July 21, 2010
Genesis 18: 20-32; Psalm 138; Colossians 2:6-15; Luke 11:1-13
I heard a lecture by the philosopher Dallas Willard once in which he said that he believes that God wants to fulfill all of our desires and give us everything we want. Of course, he said, there must be much work of transformation on the wanter before this can happen. I am reminded of this as I read the Gospel for this week in which Jesus gives his disciples a prayer that will come to define their way of life and tells them, “Ask, and it will be given you; search, and you will find; knock, and the door will be opened for you. For everyone who asks receives and everyone who searches finds, and for everyone who knocks, the door will be opened.”
This is a radical opening for relationship, a possibility for fulfillment and actualization beyond anything else. And what is it that is given for this asking? The parallel passage to Luke 11:5-13 in Matthew 7:9-11 says that our Father in heaven will “give good things to those who ask him.” But Luke doesn’t say that the gift awaiting the asker will be “good things,” but rather the Holy Spirit.
The two gospels are not as in conflict here as they might seem because the Holy Spirit is not simply a “good thing,” but the grounding and possibility of “good things.” The Holy Spirit is what makes possible the transformation of the wanter.
Jesus tells us that a good parent will not “give a snake instead of a fish” when a child asks for a fish. Our problem is that often we ask for a snake when what we should have asked for, what will truly fulfill the desire that precedes the request, is a fish. It is only by living “our lives in him, rooted and built up in him and established in the faith” (Colossians 2:6-7) that we will want what is truly good and good for us. Of course as Colossians goes on to tell us, this transformation is only made possible through the burial and new life of baptism and the cross of Christ (2:12-14)—formational realities.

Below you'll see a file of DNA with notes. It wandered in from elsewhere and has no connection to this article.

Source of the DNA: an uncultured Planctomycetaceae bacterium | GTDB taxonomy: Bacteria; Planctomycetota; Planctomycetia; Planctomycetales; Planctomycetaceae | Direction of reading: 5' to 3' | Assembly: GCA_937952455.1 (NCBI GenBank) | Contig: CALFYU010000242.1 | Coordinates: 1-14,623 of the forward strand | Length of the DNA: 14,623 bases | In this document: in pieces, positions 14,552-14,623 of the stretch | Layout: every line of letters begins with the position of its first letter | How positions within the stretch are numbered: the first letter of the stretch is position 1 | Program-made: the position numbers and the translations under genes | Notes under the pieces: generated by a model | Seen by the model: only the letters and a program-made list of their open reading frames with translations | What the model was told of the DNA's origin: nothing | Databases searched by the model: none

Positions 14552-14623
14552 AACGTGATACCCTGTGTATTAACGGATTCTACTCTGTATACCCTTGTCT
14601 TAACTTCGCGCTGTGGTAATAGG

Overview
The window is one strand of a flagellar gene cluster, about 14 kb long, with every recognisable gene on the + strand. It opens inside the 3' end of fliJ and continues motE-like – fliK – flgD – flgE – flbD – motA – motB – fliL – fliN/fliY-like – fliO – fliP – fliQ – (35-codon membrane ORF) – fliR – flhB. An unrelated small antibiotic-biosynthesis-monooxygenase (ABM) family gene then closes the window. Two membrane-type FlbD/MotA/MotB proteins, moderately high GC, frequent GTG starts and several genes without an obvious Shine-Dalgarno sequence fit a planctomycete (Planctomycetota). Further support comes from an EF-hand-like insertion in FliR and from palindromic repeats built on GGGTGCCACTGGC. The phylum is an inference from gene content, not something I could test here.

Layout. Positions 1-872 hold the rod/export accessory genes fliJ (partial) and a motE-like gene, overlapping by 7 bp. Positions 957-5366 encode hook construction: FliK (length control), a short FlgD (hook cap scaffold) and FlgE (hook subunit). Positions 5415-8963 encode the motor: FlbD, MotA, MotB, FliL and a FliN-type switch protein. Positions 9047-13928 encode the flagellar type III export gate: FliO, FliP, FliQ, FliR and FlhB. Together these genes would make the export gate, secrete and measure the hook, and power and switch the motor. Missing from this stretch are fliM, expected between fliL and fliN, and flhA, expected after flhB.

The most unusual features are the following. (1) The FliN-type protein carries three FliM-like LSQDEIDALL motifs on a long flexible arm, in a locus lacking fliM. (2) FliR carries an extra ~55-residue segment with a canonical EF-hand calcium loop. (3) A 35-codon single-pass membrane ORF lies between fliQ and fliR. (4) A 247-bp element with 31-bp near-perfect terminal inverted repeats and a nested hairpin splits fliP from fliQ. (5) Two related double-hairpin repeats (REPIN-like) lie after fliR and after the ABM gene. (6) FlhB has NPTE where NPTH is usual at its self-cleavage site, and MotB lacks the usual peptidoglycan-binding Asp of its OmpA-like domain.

The prayer of the Our Father that Jesus gives at the beginning of Luke 11 also has this formational nature—making possible the asking that comes next. As Robert Karris, OFM points out in The New Jerome Biblical Commentary this giving of a distinctive form of prayer “was the mark of a religious community…Jesus’ bequest of the Our Father to his disciples will not only teach them how to pray, but especially how to live and act as his followers.”
Both Luke and Colossians would indicate that the Christian practices of common prayer, baptism, Eucharist, etc. are not merely nice traditions, but key formational practices, formational practices that will help us speak and ask in truth so that we can truly get what we want (with that want free of the competing, mendacious formation that comes from the “rulers and authorities” that Christ disarmed with the cross (Col. 2:15)).
When we are formed by and with the Church into the body of Christ we will be able to say with the Psalmist, “When I called, you answered me” (Ps. 138:4a) and we will be able to pray with Abraham that our cities be preserved for the sake of the righteous remnant (Genesis 18:20-32).